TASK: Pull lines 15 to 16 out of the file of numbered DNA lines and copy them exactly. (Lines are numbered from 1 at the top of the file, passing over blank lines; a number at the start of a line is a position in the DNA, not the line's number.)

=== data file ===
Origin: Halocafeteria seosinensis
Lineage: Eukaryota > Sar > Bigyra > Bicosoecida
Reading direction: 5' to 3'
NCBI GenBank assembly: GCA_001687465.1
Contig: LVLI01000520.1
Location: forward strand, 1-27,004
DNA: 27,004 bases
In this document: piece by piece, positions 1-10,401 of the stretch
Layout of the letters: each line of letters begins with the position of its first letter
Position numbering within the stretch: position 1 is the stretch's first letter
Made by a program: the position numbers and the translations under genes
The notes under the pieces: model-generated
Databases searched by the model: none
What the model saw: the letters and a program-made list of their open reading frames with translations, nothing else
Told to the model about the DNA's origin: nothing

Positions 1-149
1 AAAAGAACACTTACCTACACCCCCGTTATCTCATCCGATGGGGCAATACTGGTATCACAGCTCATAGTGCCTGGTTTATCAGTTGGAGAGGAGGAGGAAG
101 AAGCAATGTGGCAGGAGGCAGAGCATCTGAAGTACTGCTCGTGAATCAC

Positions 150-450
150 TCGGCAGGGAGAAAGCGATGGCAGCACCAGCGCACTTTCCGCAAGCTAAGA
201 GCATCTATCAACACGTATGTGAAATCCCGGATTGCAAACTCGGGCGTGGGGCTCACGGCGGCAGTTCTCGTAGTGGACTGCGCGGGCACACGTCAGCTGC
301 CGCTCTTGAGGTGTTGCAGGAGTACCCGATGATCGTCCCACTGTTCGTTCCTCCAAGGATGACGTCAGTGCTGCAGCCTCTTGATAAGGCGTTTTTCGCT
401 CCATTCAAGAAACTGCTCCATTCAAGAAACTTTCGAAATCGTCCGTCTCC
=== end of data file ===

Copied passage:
Told to the model about the DNA's origin: nothing

Positions 1-149